As faithful readers know, Alex and I go on annual foodie-weekends. Due to the facts that both of us had been on extended travels this year and general things happening in life, we had more of less decided to skip this year. But then I told her a friend of mine had waxed poetic about Bologna and within 24 hours we had made the decision to go. This was the fastest decision I had ever made about going on a trip!
Bologna is known for the oldest university in the world, the excellent food and the red roofs, earning the nicknames: La Dotta, La Grassa, La Rossa. Although still in the north of Italy, it has a bit of southern flair and with this year’s long summer and mild autumn, we were able to sit outside in the evenings enjoying our aperitivo.
The city center is well preserved and what catches your eye first are the many porticoes, the southern colors (rusty reds, dusty yellows and smudged oranges) and beautiful windows. There are restaurants and cafés on every corner and in every square and the because of the university, the population is young.
Basilica Santo Stefano:
This church actually encompasses seven churches, has evolved over time and dates back to the 5th century. You can feel history pulsing out from the walls. My two favorite parts of the complex were the Church of the Holy Sepulchre which is built over an irregular octagonal base with a domed ceiling and the courtyard directly behind it.
Le Due Torre:
Alex and I always try to go to the top of a tower when we visit a city. Once we knew we were going to Bologna, we booked sunset tickets to climb to the top of the taller of the two towers, Torre Asinelli. Torre Asinelli is 97.2 m tall and has an off-center lean of 1.3°. The view over the city and the surrounding area is fantastic.
Anatomical Theater of the Archiginnasio:
In the old university has an anatomical theater, first constructed in 1595. It was almost completely destroyed in 1944, but luckily reconstructed using all of the original pieces found in the rubble. Sitting there, I was able to imagine what it would have been like watching a corpse being dissected on the marble slab. The building has beautiful paintings of around 6000 coats of arms.
Saturday morning we decided to head up the hill to San Luca and had high hopes for a view of the city. The walk there is under a 3.8km long arcade consisting of 666 arches. Locals were out for their morning walk or jog and it seemed like the thing to do. But alas, we were disappointed once we reached the top. We had got in a good workout (definitely necessary with all the food we had been eating), but there was no view! The front of the church faced away from the city and it was extremely windy. After a short rest, we headed back down towards the city center.
Taste Bologna Food Tour:
We were in Bologna for the food and decided to book a tour to learn more about the city’s culinary traditions. Our first stop was Aroma Café, where the owner is one of the best baristas in Italy. He roasts his beans and mixes his own coffee creations, and we were allowed to try anything on the menu. I opted for a drink inspired by the bicerin of Turin made by layering espresso, hot chocolate and cream. It was so delicious, I would have licked the glass clean if my tongue were long enough! Our drinks were served with Panettone, a brioche-like pastry filled with raisins and candied oranges and lemons, traditionally served at Christmas. After walking through the Mercato delle Erbe where we tasted real balsamic vinegar, which is at least 10 years old and is used to round off a dish rather then be used in a vinaigrette, we stopped at Le Sfogline where women make tortellini by hand and are so quick, their hands are just a blur. We were able to try making one ourselves and it certainly requires practice!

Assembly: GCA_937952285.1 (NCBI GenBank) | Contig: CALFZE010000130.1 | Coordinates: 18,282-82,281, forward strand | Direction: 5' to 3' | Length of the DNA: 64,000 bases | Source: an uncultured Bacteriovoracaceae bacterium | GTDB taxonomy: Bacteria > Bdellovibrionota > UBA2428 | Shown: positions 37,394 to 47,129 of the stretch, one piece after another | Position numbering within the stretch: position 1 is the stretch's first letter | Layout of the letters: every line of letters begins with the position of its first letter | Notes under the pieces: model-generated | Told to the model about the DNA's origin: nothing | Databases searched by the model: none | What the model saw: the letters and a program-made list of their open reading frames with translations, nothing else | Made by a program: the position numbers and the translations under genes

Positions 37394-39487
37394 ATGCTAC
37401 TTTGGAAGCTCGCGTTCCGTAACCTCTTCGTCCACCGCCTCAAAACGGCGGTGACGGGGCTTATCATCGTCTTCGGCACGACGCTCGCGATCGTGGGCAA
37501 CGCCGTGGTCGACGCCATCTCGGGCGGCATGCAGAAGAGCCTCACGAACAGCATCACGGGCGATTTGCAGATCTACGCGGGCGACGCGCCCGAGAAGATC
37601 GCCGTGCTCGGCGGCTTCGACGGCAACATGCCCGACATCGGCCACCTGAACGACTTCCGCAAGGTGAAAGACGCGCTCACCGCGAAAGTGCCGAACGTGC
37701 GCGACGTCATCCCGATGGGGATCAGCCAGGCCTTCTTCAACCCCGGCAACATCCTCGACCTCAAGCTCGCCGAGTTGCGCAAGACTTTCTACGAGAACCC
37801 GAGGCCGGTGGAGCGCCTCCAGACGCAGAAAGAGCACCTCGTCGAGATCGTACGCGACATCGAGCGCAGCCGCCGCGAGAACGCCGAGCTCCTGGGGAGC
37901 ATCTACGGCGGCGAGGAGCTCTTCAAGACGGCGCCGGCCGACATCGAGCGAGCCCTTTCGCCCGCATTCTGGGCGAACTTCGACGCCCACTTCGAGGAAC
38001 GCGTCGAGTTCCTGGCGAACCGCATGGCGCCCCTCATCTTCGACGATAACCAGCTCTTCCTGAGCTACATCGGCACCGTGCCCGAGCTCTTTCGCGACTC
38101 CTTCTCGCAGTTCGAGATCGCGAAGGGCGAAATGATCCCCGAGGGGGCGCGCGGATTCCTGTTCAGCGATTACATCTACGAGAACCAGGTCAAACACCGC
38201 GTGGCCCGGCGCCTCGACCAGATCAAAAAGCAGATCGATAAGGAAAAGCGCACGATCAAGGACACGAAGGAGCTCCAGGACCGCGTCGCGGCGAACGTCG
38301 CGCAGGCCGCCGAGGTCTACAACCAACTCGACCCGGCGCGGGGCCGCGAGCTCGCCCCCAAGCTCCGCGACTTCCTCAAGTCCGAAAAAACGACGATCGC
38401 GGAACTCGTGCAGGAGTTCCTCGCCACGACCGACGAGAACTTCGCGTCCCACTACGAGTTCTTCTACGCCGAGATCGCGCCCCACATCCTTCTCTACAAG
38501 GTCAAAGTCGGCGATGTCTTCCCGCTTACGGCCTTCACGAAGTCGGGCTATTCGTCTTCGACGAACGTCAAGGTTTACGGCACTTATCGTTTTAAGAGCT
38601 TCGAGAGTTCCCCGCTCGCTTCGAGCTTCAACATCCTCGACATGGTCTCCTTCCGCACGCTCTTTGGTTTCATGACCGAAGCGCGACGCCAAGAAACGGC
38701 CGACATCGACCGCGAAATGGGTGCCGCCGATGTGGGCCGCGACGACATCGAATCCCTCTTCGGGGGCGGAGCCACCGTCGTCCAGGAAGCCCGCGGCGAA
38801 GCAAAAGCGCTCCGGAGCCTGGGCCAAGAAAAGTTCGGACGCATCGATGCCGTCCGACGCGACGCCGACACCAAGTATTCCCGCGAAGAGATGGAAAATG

While the others in our group tasted the traditional meaty ragù, I was given mozzarella with two slices of tomato and a drizzle of olive oil. I can never get my head around how different mozzarella tastes in Italy- much creamier and with a more intensive taste. At the Salumeria Simoni our tour guide bought a selection of meats (Prosciutto, Mortadella, Salame Rossa (Mortadella’s predecessor)) and cheeses (Parmesan and Squacquerone (wonderfully squishy and very flavorful)) for us to taste and guided us to the Osteria del Sole, a bar where you bring your own food and buy your wine. We tasted a local fizzy white Pignoletto while enjoying lunch. We were quite full after our lunch and it was a good thing we had to walk to our last stop, the Cremeria Santo Stefano for ice-cream. Considered to be the best in Bologna, I have to say the three flavors (hazelnut, pistachio and something akin to 1001 nights (orange blossom water, pistachios, cardamom) I tried were delicious.
Where to eat:
We had no shortage of eating options and it was hard to decide where to go.
SignorVino: In the main square, we sat here enjoying the mild October evening sipping Moscato Giallo Frizzante “Dili”, a wine that looks horribly sweet and smells of apple juice but is actually dry and very (almost too) easy to drink. We shared 24 month aged Parmesan and Il Plin, a soft cheese while people watching, talking and listening to music being played on the square.
Va Mo Là: a small restaurant filled with books, and locals serving delicious traditional. local food.
Osteria dell’Orsa: Best known for it’s tagliatelle with ragù, the pasta dishes are all fresh and homemade. We share a crostini with Tallegio, honey and walnuts (called orgasmo on the menu) and then order the ravioli filled with potatoes and served with a mushroom sauce.
La Borbonica: This pasticceria was conveniently just around the corner from where we were staying and we stopped by twice for dessert.
Le Stanze Cafè: This small café/bar is an old converted chapel and perfect place to rest your feet after walking around town.